U.S. SENATOR INTRODUCES A BILL TO IMPLEMENT BIG IN IRAQ (from 2009)
This essay was originally published in the USBIG NewsFlash in September 2009.
Many people believe that the Alaska Permanent Fund Dividend is an idea ready to export—a model that should be copied around the world. Two U.S. Senators have gotten the idea that the Alaska model is ready to be copied, not by the country over which the U.S. Senate has jurisdiction but by Iraq instead.
Last January, John Ensign (Republican-Nevada) introduced the “Support for Iraq Oil Trust Act” of 2009. According to the official summary of the bill, it would force the U.S. State Department to present a plan for an oil trust fund (based on the Alaska model) to the Iraqi government, and it threatens to reduce U.S. aid to Iraq if the U.S. Secretary of State fails to do so.
The bill picked up one cosponsor, Senator Evan Bayh (Democrat-Indiana). No further action has been taken on the bill since it was referred to committee in January, and probably the bill will die in committee.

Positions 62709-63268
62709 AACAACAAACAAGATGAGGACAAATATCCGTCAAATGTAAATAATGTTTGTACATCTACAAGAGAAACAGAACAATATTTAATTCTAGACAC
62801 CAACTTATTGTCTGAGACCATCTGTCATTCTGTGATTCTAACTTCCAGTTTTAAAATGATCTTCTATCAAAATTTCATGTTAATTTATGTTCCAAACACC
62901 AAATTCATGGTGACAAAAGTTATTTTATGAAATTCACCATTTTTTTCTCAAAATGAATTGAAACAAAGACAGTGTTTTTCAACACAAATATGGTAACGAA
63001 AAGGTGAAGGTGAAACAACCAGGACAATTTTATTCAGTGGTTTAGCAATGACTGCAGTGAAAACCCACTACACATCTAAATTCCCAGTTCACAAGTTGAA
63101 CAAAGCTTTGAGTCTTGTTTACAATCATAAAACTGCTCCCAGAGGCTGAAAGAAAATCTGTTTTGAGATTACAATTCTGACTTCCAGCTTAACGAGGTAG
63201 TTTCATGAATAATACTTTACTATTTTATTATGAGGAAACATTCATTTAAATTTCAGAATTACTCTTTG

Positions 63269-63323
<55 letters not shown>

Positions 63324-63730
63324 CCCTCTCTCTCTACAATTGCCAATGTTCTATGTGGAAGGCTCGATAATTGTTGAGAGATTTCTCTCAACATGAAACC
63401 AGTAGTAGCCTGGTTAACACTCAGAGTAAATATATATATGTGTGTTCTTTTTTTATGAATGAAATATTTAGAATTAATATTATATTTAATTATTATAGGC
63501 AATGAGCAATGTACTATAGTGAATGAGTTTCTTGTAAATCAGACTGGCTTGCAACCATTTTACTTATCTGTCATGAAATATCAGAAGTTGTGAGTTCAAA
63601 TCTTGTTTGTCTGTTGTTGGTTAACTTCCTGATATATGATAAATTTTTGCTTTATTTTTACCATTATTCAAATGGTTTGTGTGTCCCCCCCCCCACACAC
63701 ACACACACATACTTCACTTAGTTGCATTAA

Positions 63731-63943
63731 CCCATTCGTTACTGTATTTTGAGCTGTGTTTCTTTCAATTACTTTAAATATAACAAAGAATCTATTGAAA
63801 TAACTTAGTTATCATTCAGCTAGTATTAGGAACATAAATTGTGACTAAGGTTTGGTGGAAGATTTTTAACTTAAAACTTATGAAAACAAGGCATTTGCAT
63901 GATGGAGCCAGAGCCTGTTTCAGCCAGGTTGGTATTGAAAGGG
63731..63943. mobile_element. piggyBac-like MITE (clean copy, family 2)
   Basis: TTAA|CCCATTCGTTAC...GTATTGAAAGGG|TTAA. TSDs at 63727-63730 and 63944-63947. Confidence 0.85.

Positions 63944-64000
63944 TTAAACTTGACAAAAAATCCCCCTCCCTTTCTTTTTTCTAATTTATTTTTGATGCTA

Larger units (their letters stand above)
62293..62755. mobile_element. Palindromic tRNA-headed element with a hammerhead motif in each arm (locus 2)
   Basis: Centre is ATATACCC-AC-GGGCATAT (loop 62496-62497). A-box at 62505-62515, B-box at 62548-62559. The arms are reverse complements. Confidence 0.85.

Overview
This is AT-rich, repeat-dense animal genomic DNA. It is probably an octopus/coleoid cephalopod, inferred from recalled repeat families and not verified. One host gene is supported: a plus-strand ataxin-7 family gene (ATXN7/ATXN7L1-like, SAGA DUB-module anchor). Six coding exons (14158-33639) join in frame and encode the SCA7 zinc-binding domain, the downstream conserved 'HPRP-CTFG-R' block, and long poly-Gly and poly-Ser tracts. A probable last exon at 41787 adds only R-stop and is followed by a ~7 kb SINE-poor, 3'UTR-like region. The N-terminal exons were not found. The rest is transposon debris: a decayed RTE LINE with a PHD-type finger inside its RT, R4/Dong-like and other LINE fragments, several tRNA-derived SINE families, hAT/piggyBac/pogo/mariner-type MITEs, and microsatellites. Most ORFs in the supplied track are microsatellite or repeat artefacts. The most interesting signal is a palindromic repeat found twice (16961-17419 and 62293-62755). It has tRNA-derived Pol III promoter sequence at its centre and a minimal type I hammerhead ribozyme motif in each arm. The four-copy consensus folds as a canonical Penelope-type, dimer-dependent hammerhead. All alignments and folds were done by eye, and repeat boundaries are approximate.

But the bill has received negative attention from press in the Persian Gulf region. Saadallah Fathi, writing for GulfNews.com (based in Dubai) sees the bill as an effort to pressure the Iraqi government to adopt a policy that is not well-suited for Iraq’s situation.
Whatever the value the Alaska model might have for Iraq, this bill is probably the wrong way to export the idea. The U.S. government could make a greater effort to lead by example. If the Alaska Permanent Fund is a model to be copied, the Senate might consider copying the model itself by creating a Federal U.S. Permanent Fund. Copying the model yourself seems much more reasonable than trying to influence someone else (a sovereign foreign government) to copy the model.
The United States is resource-rich. It has the potential to create a very large Alaska-style fund using taxes on resource exploitation, such as mining, drilling, forestry, carbon emissions, and real estate. If the senators are right that the Alaska-model is ready to be copied, they might consider implementing it first in their own jurisdiction.
-Karl Widerquist, Doha, Qatar, August 2009
For Saadallah Fathi’s article in the Gulf News, go to: